Ed Peters weighs in on Anglican Orders

Father Z led me to this post by Canonist Ed Peters on the Tablet story by Christopher Lamb citing Cardinal Coccopalmerio on the validity of Anglican Orders.

Here are some excerpts, but do go over and read the whole thing:

” . . . while Anglican orders are themselves invalid, some Anglicans are nevertheless validly ordained—not in virtue of their Anglican orders, to be sure, but in virtue of a post-Edwardian reintroduction of valid orders (conferred by break-away Catholic bishops or Orthodox prelates), such that a given Anglican minister might, by doing an ‘ordination pedigree’ search, be able to trace his orders back to a prelate possessed of valid orders. Such a query can be tedious, of course, and it might impact only a small number of Anglican ministers, but I think it only fair to acknowledge the possibility. (For what it’s worth, I think the Roman decision to ordain “absolutely” all Anglican ministers coming into full communion who wish to serve as priests—if applied without regard for the possibility that some could trace their orders to a bishop with valid orders—is problematic). Maybe this unusual source of sacramental validity is what the prelate had in mind.

If, by the way, our speaker above were not a credential canonist, I would pause to make it clear that the canonical-doctrinal conclusion of the invalidity in Anglican orders does not, repeat not, mean that “nothing happened” at, or as the result of, the rites undergone by Anglican ministers. Such rites can of course be occasions of great grace for their recipients and ministry conducted in their wake can, and doubtless has, helped many to grow closer to Christ. But canonists need no reminding that the power of a devotional rite to dispose one toward a closer cooperation with grace is not to be confused with whether a specific sacrament was (i.e., validly), conferred thereby, and so I mention this point only for the sake of others following this discussion.


That said, and as important as the above questions might be, the cardinal’s further statement, one directly attributed to him, also deserves a closer look: namely, that the Church has “a very rigid understanding of validity and invalidity: this is valid, and that is not valid. One should be able to say: ‘this is valid in a certain context, and that is valid another context.’”

That, folks, is huge.

To that last sentence, Father Z responds:

Huge is right.  Once we go down that path, we don’t know anything any more and we are pretty much Brother Billy Bob’s Faith Community in the old gas station down by the park.

From what I understand, a number of our clergy could trace their orders back to a valid pedigree, but not all.  But they accepted unconditional ordination for a number of reasons, among them the outward certainty for everyone in the Catholic Church of the validity of their orders.


1 thought on “Ed Peters weighs in on Anglican Orders

  1. I think that there’s more to this issue than meets the eye.

    >> 1. In the Catholic Church, there’s no room to dispute the conclusion of the bull Apotolicae curae by which Pope Leo XIII declared Anglican orders to be “utterly null and void” as of the date of its promulgation. The historical fact is that the Church of England used an invalid rite of ordination for more than a century before the Church of England spawned the many provinces of the present Anglican Communion, making it impossible for valid orders to have survived within that body.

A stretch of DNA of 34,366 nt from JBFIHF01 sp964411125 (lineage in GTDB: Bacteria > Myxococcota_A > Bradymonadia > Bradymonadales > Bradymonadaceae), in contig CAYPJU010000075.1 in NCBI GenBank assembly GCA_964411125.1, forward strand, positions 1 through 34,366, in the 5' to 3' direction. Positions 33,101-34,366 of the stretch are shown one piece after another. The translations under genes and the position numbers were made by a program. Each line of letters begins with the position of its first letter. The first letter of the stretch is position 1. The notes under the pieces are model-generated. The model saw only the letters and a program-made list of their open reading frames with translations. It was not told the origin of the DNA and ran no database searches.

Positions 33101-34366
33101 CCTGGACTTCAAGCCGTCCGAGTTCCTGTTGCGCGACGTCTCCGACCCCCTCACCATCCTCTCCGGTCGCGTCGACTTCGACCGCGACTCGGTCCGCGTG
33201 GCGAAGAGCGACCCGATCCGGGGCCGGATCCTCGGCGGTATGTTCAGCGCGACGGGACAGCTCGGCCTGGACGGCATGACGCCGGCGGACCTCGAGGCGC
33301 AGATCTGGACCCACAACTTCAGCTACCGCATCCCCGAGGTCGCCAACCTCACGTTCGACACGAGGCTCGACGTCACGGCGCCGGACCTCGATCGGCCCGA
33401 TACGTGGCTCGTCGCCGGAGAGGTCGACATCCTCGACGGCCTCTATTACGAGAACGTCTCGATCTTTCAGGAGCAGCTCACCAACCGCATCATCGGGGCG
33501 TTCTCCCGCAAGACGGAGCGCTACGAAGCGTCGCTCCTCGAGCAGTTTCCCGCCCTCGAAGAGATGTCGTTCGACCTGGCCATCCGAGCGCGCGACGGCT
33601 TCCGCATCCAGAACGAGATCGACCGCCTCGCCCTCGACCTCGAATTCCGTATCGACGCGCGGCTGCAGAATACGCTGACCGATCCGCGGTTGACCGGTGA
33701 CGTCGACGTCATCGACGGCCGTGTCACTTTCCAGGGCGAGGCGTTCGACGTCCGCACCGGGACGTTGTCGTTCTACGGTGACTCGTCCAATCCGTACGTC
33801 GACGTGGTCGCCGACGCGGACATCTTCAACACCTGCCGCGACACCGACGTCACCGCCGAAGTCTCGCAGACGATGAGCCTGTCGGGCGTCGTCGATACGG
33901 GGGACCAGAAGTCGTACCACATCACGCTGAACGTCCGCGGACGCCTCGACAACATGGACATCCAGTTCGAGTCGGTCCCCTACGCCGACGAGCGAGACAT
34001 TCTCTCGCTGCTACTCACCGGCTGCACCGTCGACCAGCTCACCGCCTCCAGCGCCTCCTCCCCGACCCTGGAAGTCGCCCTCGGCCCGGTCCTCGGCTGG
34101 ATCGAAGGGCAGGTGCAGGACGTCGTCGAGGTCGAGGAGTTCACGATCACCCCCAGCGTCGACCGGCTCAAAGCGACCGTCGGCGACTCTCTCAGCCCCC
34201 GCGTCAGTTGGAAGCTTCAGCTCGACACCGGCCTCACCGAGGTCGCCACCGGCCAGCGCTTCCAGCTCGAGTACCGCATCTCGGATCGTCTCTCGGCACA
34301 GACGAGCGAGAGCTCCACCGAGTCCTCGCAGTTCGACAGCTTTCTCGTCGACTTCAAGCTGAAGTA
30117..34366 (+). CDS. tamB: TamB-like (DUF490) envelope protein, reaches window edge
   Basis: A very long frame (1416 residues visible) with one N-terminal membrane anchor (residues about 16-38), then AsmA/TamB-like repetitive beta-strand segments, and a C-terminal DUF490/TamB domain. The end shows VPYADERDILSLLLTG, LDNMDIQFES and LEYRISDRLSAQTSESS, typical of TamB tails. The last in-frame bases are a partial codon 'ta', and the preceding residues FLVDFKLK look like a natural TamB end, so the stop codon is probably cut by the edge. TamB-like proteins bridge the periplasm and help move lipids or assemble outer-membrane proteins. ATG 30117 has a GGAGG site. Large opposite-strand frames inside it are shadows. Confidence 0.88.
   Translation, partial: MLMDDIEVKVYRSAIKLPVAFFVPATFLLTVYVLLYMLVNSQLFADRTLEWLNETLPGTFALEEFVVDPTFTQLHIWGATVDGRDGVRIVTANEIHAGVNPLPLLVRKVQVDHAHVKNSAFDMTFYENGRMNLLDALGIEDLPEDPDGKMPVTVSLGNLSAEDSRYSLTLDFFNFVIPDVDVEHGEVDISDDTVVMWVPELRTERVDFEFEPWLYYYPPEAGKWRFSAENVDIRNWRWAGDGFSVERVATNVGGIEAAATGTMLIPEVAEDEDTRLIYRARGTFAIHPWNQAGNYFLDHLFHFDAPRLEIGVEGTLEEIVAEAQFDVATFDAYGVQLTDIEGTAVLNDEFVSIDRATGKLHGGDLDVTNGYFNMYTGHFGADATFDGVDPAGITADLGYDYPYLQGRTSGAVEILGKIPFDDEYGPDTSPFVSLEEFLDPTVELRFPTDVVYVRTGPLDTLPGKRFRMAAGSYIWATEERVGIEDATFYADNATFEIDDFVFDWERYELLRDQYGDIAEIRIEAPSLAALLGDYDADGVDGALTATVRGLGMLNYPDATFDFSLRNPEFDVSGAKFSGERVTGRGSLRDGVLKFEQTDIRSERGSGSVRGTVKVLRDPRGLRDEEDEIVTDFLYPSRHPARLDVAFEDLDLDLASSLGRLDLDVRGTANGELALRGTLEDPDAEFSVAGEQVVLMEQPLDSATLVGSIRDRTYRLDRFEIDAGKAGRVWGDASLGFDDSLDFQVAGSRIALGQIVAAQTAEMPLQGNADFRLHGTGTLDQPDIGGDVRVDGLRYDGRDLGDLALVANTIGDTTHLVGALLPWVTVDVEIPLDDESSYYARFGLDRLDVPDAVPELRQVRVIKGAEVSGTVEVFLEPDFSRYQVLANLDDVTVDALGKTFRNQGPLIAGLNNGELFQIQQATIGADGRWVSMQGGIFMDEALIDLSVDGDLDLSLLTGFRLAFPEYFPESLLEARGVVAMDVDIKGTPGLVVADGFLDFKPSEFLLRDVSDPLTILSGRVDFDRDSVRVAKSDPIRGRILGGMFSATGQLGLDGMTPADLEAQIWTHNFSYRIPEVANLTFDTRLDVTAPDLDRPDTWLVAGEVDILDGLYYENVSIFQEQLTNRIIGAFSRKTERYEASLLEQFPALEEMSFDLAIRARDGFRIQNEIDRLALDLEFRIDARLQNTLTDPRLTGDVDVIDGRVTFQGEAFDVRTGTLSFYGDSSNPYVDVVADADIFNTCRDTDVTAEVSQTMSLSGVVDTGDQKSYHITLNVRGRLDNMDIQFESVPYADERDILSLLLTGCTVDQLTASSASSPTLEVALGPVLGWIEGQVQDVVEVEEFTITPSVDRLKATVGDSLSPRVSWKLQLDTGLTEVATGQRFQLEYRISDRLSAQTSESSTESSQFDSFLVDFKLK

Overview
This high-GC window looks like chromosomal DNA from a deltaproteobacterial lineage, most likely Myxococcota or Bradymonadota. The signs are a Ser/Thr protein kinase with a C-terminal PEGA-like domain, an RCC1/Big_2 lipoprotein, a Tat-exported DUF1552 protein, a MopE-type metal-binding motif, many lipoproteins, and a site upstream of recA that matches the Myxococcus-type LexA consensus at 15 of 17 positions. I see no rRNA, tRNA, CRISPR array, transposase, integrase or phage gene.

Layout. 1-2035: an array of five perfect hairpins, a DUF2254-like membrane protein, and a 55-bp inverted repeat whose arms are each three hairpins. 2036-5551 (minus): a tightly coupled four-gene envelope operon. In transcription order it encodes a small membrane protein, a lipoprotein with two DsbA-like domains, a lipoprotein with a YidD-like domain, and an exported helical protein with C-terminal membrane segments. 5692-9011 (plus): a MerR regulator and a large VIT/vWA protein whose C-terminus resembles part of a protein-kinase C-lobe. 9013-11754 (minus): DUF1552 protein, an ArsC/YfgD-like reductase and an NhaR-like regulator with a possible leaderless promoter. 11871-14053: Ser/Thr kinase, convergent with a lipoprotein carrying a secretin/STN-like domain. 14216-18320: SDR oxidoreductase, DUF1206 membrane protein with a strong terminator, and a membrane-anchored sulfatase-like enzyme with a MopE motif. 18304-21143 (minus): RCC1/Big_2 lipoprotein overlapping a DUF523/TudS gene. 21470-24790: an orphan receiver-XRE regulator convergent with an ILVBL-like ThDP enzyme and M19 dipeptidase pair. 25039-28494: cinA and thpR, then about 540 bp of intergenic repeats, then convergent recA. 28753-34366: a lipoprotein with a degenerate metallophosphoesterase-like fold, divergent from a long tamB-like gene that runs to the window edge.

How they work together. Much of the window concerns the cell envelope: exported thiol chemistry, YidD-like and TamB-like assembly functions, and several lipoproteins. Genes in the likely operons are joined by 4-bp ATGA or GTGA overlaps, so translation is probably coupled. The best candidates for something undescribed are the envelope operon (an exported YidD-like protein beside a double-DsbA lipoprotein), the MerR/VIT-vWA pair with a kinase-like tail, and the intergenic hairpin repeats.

>> 2. There’s also no doubt that the participation of so-called “Old Catholic” bishops (that is, bishops of the churches of the former Union of Utrecht), who possessed valid orders, in Anglican episcopal ordinations within the Anglican Communion after the promulgation of Apostolicae curae would have conferred valid orders on those co-ordained thereby, and that subsequent ordinations by those bishops would have continued the chain.

    >> 3. However, changes to the discipline of the sacrament of Holy Orders within the broader Anglican Communion give serious doubt as to whether the present theological understanding of the sacrament of orders is sufficiently consistent with that of the Catholic Church and the churches of the Orthodox Communion to avoid a material defect of intent in the conferral of the sacrament. If not, the restored chains of valid ordinations are again broken.

    Catholic doctrine of the sacraments maintains that each level of Holy Orders imparts character to the soul, and thus cannot be repeated once conferred validly. The practice of absolute ordination of those previously ordained in the Anglican Communion or in Protestant churches is thus a clear statement that they never possessed valid orders. If such a candidate could demonstrate a chain of ordination back to one or another of the so-called “Old Catholic” bishops, however, there’s little doubt that the Vatican would investigate it further, possibly leading to recognition thereof — but only if the chain was not subsequently conflated with theological changes that would create a material defect of intent.

    Of course, the time required to research this matter also probably would delay the Catholic ordination or recognition of orders, as applicable, for those involved, and thus would delay their ability to exercise orders in the Catholic Church in any case. Thus, the apparent “path of least resistance” — absolute ordination — undoubtedly was the most expeditious approach.



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